In this section

Ending Employment – Dismissal

Dismissal is when the employment contract is terminated. This could be if:

  • The employer terminates the contract;
  • A fixed term contract ends; or
  • The employee is constructively dismissed. 

Terminating the Employment Contract

Terminating someone’s contract should be a last resort but sometimes it is necessary.

There are 5 potentially fair reasons for dismissal

  • A reason related to the capability or qualifications of the employee;
  • A reason related to the conduct of the employee;
  • That the employee was redundant;
  • That the employee could not continue due to a statutory ban; or
  • Some other substantial reason of a kind such as to justify the dismissal (a catch-all for reasons other than the four above).  See SOSR below.

To resist an unfair dismissal claim, the employer will need to be able to show that they terminated the employment for one of those 5 reasons.  If they manage to do that, they also will need to show that they acted reasonably in dismissing for that reason and that there was procedural fairness too (see disciplinary procedure).

A Fixed Term Contract (FTC) Ends

An employer doesn’t need to give notice if a contract ends when it was originally intended to end (when the contract was originally agreed, the employer could have given a specific end date or they might have said the contract would end when something specific happened or ended).  If the contract is to end earlier than planned, this will be a termination of the contract – see above.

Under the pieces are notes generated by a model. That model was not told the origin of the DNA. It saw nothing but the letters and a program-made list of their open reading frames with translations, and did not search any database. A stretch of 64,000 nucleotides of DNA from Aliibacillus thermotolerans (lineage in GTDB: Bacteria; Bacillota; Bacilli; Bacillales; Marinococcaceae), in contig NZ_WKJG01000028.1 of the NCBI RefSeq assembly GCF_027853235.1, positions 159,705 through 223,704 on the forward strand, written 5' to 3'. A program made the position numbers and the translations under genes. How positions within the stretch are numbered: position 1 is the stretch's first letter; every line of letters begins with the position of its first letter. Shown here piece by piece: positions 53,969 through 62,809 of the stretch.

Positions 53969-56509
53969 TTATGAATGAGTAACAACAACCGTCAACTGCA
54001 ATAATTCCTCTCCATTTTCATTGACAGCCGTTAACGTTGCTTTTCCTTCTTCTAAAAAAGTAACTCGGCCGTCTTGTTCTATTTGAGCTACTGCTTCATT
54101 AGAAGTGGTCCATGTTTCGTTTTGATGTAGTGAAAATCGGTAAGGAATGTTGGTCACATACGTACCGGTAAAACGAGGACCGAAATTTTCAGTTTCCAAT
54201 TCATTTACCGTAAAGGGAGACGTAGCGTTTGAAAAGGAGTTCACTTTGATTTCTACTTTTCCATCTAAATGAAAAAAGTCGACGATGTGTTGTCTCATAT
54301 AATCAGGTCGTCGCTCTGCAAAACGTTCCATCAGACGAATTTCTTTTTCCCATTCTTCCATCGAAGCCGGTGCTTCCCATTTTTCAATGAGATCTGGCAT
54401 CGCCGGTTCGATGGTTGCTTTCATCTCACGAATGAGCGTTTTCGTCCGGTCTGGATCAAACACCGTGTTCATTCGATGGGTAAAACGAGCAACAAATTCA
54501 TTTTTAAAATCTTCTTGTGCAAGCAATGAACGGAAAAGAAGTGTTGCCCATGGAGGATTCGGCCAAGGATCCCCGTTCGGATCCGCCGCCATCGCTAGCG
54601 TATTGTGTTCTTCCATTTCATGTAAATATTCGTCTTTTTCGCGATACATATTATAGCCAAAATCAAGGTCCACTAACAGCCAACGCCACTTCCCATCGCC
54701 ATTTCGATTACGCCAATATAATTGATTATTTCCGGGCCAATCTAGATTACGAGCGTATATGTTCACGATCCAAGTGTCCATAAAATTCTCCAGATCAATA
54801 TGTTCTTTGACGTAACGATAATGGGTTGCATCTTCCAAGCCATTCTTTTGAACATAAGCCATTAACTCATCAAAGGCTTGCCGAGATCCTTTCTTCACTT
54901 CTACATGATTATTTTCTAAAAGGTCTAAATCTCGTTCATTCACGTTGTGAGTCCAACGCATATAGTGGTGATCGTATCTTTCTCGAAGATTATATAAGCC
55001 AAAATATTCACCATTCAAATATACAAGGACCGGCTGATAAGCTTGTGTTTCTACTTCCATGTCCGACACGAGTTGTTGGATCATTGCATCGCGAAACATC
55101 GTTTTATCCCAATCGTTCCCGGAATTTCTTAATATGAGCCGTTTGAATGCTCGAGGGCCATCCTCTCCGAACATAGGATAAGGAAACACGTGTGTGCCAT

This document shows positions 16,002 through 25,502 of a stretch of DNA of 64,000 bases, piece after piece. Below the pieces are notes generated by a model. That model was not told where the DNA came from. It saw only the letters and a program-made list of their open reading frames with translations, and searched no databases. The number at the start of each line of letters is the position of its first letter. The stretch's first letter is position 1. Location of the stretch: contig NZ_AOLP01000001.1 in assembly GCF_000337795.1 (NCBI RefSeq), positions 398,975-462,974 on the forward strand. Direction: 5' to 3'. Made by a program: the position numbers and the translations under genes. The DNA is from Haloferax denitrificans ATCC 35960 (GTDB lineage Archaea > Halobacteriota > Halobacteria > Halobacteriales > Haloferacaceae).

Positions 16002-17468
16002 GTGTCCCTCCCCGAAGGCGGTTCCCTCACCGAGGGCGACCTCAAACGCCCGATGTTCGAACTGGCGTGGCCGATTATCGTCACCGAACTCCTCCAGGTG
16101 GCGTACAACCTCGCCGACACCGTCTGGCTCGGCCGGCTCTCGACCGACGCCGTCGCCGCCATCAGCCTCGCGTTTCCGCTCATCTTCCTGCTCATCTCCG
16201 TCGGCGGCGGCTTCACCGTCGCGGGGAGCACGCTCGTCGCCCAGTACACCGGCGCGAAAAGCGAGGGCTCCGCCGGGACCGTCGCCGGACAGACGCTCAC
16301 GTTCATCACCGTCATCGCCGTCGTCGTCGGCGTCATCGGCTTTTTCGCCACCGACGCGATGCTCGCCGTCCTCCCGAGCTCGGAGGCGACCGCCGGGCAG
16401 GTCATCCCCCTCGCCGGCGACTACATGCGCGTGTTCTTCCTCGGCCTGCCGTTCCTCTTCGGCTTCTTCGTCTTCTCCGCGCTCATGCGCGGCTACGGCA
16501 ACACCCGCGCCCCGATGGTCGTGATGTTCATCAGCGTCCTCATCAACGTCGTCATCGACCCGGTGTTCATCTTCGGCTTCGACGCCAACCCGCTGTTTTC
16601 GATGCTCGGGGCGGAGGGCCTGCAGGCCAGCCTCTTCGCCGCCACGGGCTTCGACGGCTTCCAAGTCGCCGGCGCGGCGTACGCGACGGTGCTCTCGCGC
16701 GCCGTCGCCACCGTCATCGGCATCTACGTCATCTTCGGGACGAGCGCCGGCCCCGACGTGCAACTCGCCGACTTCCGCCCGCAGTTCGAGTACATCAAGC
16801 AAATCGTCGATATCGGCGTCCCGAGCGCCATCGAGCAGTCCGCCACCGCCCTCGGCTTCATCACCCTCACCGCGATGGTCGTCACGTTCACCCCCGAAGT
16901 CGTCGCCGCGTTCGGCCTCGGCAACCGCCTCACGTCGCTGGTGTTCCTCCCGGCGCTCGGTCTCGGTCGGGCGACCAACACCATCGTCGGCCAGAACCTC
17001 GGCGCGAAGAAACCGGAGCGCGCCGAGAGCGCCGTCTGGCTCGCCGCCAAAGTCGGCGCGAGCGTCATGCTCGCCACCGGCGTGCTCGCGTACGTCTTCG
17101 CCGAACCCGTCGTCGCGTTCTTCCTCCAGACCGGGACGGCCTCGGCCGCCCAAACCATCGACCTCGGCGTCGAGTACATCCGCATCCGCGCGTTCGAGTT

The Employee is Constructively Dismissed

These cases can be very complex since, to be considered to be constructive dismissal there must have been a fundamental breach of the employee’s contract and it can be difficult to judge what exactly that means.  Also, the employee must have resigned in response to that breach, and they must have resigned promptly, both of which may be ‘grey areas’.  ForHR can help you understand the risk of your situation being seen as constructive dismissal and help you decide the best course of action.

ForHR can help you with dismissals

There are a lot of pitfalls with handling dismissals but we have a huge amount of experience of handling them well.  We can help by:

  • Advising on which procedure to follow
  • Advising on handling dismissal when someone has less than 2 years’ service
  • advising on the process (providing scripts if required)
  • advising on possible suspension
  • advising on or carrying out investigations
  • attending hearings to advise and/or take notes
  • advising on the correct notice period
  • chairing hearings (not normally recommended)
  • providing template letters or writing letters for you
  • reviewing outcomes and making recommendations
  • advising on settlement agreements
  • training or coaching managers on disciplinary management and dismissal; on constructive dismissal; or on redundancy.

If you are worried about managing one of these situations, get in touch. ForHR will help.